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Paddy The Baddy provides ultimate guide to speaking like a Scouser so fans can finally understand him

Paddy The Baddy provides ultimate guide to speaking like a Scouser so fans can finally understand him

The UFC fighter has a way with words, and has offered a simple guide to scouse lingo

Since 'Paddy The Baddy' burst onto the MMA scene 18 months ago, he's gained quite the following, but there are many fight fans who aren't yet familiar with his native tongue: scouse.

Fortunately for these fans, however, the Liverpudlian has put together a special guide explaining some scouse slang:

Paddy Pimblett is currently one of the hottest prospects in the UFC, with those in the know expecting him to be challenging for a world title anytime now.

And if you've had the pleasure of listening to any of his press conferences or post-fight interviews, you'll know that he's pretty confident of that happening too.

You may also have noticed that he has an interesting turn of phrase, sometimes making it tricky for the uninitated to understand his accent.

What does 'belter' or 'heavy' mean? And what in God's name are 'bills' and 'scran'?

If you've heard Paddy speak, you might recognise some of the slang.
Px Images/Alamy

Well, thankfully, the man himself has revealed all, sharing a beginner's guide to all things scouse.


According to Paddy, this can have a plethora of meanings, such as, 'He's sound, him', which means he's a 'nice fella'.

It can also be used to describe how you're feeling, like 'I'm sound', meaning you're good.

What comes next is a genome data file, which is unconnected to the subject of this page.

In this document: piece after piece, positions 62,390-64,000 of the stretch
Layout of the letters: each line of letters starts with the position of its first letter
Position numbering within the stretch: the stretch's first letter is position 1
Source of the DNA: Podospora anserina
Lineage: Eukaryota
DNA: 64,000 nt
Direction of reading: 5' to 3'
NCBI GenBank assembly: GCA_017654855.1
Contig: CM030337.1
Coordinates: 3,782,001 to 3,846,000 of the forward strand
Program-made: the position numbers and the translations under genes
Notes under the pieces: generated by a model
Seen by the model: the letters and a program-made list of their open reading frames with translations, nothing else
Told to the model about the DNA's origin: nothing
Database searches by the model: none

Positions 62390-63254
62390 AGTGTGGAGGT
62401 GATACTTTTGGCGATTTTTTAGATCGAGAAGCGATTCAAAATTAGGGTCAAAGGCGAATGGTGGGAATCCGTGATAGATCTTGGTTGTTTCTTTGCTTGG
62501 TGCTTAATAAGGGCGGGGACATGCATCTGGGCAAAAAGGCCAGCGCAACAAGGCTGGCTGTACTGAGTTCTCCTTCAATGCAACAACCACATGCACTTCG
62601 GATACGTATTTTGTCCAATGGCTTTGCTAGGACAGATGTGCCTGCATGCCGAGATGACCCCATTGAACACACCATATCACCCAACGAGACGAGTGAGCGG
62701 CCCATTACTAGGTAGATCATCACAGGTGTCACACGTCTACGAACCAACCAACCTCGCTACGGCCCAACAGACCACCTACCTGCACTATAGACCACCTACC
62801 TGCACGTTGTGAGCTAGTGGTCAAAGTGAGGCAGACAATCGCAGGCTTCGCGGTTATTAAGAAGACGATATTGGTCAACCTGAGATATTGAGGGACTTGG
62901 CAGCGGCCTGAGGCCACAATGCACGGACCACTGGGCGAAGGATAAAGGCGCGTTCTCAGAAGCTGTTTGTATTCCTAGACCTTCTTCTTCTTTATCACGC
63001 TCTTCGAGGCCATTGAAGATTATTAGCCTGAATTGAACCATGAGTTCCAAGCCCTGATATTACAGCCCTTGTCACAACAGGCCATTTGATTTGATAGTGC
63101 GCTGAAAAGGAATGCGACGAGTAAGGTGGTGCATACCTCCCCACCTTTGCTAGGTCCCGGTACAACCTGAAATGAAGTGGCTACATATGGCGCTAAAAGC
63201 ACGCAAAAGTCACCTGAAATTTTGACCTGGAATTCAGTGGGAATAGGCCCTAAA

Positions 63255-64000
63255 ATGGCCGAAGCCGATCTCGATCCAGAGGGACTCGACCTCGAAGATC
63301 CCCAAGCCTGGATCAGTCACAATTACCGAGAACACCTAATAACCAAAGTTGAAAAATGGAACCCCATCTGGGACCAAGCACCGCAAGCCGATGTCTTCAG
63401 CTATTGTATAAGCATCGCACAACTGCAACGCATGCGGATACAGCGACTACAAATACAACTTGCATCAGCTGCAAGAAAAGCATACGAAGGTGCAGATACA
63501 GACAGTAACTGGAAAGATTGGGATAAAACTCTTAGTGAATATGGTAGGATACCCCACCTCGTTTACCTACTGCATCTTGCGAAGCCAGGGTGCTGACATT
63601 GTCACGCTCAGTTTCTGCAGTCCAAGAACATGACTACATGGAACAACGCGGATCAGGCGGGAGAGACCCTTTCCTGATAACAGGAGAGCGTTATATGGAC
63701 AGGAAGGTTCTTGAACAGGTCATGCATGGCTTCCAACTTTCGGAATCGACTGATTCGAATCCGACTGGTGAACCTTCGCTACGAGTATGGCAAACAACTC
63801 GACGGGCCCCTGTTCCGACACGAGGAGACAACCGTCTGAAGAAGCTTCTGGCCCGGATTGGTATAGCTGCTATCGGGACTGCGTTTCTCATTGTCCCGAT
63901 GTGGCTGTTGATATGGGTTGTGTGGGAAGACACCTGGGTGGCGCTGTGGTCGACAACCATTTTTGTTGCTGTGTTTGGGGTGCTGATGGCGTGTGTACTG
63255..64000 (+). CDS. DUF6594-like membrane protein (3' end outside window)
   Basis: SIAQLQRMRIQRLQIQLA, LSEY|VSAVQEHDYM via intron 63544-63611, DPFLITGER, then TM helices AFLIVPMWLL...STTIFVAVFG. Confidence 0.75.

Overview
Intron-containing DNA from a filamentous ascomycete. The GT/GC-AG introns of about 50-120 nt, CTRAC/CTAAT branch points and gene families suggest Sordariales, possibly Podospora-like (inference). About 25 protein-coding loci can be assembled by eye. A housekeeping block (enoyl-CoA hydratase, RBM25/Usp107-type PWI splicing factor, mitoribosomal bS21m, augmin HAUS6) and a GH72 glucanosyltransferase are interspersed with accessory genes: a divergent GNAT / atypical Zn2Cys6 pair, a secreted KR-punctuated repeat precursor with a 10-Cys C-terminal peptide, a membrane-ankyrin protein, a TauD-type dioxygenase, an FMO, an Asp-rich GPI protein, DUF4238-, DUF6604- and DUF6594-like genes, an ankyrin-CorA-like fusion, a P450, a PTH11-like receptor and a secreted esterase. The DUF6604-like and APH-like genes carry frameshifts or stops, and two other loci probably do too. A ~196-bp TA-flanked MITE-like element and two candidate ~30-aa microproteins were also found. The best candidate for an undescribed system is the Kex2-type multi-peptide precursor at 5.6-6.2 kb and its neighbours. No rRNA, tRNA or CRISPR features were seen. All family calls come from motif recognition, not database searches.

Pretty simple one to start things off.

Go 'Ed

Now, this one has nothing to do with anyone called Ed, before we start.

Paddy says: "Go 'ed is just like, 'Yeah, cool, do that'. It's just quicker than saying, 'Oh, of course, squire, let's do this'.


"Such a universal word," he explains. "A good thing or a bad thing. Like, 'Ah, lad, we've just conceded. That's heavy'. Or, yes, we've scored, that's heavy, that'.

"When it comes to food, heavy is only a compliment."

Looks heavy, that.
Tetra Images, LLC /Alamy

Belter (Paddy spells is 'Belt-ar')

This means something or someone is 'absolutely brilliant'. Again, very simple.


Not solely the possession of scousers, this word is used across the North of England.

"Scran means food," Paddy says. "So if I say, 'Ah let's go for a scran, lad', it means let's go and get some food."


A favourite for Liverpudlians, it's perhaps their best known bit of slang. But what does it mean?

Over to Paddy: "It's like saying 'lad', but a shortened version."

For example: "Come here, la! Come here!"


"Me bills are me underpants," he explains. "As the Americans would say."


Fans of Paddy will certainly have heard this one before.

A favourite of his when it comes to calling out fellow fighters, it's just a great insult.

You sausage.
Miles Davies/Alamy


According to Paddy, this one really confused the Yanks state side.

"We were saying jobe in America and Americans were like (looks around confused)," he says.

"It's a taxi. I don't know where all these shouts come from. Some of these shouts are probably just me and my mates."

Cob on

Have you got a cob on?

Well, if you're in a stinker of a mood, then yes you do.

It just means to be upset or angry at something or someone. Being a miserable sod, basically.

Ta ra

Another one that's actually very simple, and quite fitting for the end of this specific article, to be honest.

It's just another way of saying goodbye.

According to Paddy: "Scouse birds have to say ta ra about 19 times before they can put the phone down."

So, ta ra, la.

Featured Image Credit: Paddy The Baddy/YouTube

Topics: UFC, UK News, YouTube